economic activity, even as
Ban-ki-Moon, the UN sec-
retary-General, reminds that
eighty-five per cent of the
world’s countries are not
represented at the G20. In
the end it is power that mat-
ters and power in this
instance is purchasing capac-
ity and market size.”

I argued then that the
Caribbean collectively
should argue for a seat at
the G20 table to advance its
own interests which are
neglected by the Interna-
tional Financial Institutions
that continue to apply tra-
ditional prescriptions and
criteria to Caribbean prob-
lems, many of which are
caused by events in the
world’s richest economies
such as the United States,
Britain, France, Germany
and Japan.

No initiative has been
pursued by the Caribbean
in this regard as far as I
know.

Concern

Three G20 meetings have
now been held without rep-
resentation by the small
states in Africa, Oceania, the
Caribbean, and the Pacific. I
acknowledge that Canada’s
Prime Minister, Stephen
Harper, as Chairman of the
last G20 meeting in Toronto
did have a meeting with the
Secretaries-General of the
Commonwealth and La
Francophonie to get an
understanding of the chal-
lenges faced by the member
countries of their organiza-
tions that were not repre-
sented at the meeting. But,
Prime Minister Harper’s
generous concern for non-
represented countries, while
laudable, is not a substitute
for a structured and pre-
dictable participation in the
G20 deliberations by the
world’s small countries.

The call that inspired the
American Revolution, “No
taxation without represen-
tation”, is relevant today in
the international political
economy. G20 countries
consume the majority of the
world’s resources; they are
its biggest polluters; and
their actions, across a variety
of areas, materially affect
the survival of smaller coun-

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tries. They should at least
listen to the valid problems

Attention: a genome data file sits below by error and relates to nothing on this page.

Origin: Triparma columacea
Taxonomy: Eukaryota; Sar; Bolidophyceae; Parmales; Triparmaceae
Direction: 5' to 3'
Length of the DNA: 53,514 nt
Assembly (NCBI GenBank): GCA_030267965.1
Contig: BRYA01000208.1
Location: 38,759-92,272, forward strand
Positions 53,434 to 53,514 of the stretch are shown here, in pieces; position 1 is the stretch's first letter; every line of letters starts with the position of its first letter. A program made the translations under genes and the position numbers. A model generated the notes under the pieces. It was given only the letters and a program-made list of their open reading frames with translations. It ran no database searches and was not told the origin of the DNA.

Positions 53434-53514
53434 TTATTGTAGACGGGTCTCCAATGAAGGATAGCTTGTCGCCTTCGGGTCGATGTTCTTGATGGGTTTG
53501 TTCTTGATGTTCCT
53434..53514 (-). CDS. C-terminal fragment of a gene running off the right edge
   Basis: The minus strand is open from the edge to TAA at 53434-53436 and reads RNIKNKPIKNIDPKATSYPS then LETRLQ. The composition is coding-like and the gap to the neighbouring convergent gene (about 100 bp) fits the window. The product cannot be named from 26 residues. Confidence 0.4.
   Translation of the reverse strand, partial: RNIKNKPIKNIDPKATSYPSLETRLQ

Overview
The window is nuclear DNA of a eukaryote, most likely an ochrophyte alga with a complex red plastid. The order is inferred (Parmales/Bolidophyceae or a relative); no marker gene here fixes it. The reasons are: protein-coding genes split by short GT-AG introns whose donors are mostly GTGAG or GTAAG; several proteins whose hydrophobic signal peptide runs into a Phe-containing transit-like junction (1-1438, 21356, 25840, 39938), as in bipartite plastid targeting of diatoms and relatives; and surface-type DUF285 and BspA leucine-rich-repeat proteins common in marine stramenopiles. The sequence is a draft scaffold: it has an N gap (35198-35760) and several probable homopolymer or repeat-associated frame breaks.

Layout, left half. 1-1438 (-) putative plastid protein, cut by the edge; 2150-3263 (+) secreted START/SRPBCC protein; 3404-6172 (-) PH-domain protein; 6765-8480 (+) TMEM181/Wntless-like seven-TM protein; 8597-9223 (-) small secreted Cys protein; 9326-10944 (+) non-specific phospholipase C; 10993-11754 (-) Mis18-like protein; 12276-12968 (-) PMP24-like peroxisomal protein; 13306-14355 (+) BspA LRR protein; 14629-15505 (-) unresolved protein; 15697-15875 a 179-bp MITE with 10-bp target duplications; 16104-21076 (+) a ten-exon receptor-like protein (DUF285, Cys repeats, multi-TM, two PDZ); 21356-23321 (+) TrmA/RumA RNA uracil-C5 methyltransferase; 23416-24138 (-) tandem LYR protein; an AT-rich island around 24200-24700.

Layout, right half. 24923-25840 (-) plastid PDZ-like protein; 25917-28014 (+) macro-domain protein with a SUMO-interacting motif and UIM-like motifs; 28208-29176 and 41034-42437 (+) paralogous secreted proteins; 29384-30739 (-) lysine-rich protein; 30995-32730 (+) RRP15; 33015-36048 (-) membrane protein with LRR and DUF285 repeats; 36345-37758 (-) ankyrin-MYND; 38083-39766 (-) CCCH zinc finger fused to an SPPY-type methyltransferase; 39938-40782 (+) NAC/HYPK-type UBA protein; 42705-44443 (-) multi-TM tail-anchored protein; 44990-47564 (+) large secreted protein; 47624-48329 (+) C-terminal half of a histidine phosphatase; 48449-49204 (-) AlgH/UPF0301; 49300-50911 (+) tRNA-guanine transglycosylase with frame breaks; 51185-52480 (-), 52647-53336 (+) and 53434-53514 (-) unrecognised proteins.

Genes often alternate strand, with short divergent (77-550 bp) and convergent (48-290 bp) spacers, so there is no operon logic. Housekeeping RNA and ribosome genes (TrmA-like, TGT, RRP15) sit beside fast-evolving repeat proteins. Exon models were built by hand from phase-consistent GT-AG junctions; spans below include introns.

of others. The G20 cannot
claim economic leadership
but deny economic respon-
sibility and obligations.

The G20 countries — even
the large developing coun-
tries such as China, India
and Brazil — prefer to limit
the number of nations in
their council, keeping it as
a club for large nations that
now aims to set the eco-
nomic parameters for the
world to fit their purpose. It
also suits them to keep their
relations with small
economies at a bilateral lev-
el where enough can be
done to maintain influence
over them without over-
hauling the global appara-
tus, such as the Internation-
al Financial Institutions and
the World Trade Organiza-
tion in which they are dis-
advantaged.

Given this reality, small
states should seek to insti-
tutionalize the initiative tak-
en by Canadian Prime Min-
ister Stephen Harper to
invite the Secretaries-Gen-
eral of the Commonwealth
and La Francophonie for
consultations prior to the
meeting. They should push
to ensure that the Chair per-
son of every G20 meeting
seeks proposals from the
two Secretaries-General on
behalf of their disenfran-
chised members, and that
such proposals are tabled
and considered by the meet-
ing.

In the case of the Com-
monwealth, 32 of its 54
members are small states
and five of its larger mem-
bers — Australia, Britain,
Canada, India, and South
Africa — are members of the
G20. La Francophonie has
56 member states. Ten coun-
tries are members of both
organizations, which togeth-
er comprise 72 countries
that are not represented at
the G20.

Crisis

Surely, proposals from
two persons representing 72
countries and almost a bil-
lion people should be wel-
come by the G20 in a spirit
of genuine regard not only
for international democra-
cy, but also for dealing with
the plight of small countries
that have been hit particu-
larly hard by the effects of
the international financial
crisis and who are still suf-
fering from its conse-
quences.

The two Secretaries-Gen-
eral have publicly observed
that, for 2010 alone, the
World Bank has indicated
that US$315 billion is
required to meet the gap
between what developing
countries require and what
is currently available if they
are to meet the Millennium
Development Goals set by
all nations. They have pro-
posed that “the G20 should
endorse a serious action
plan to identify innovative
potential sources of non-sov-
ereign financing, embracing
widespread consultation
with those not at their
table.”

If the Caribbean cannot
collectively push for a seat at
the G20 table, the region
should at least join other
small countries in seeking to
institutionalize Prime Min-
ister Harper’s initiative that
the Commonwealth Secre-
tary-General presents our
case to which we should
contribute well researched
and viable arguments.

Reponses and previous
commentaries at:
www.sirronaldsanders.com

TO DISCUSS STORIES ON THIS PAGE LOG ON TO WWW.TRIBUNE242.COM






ma Cancer Society to sponsor

By MIKE LIGHTBOURN

IN these
days of
heightened
security con-
cerns, we’re
all a little
more pro-
tective of
our privacy.
However, if
you’re sell-
ing a home,
you also
know that
showing it is

an absolute must for success- }

fully landing a buyer.

When you know pho- }
tographs of your home will be }
shown in print ads and on the }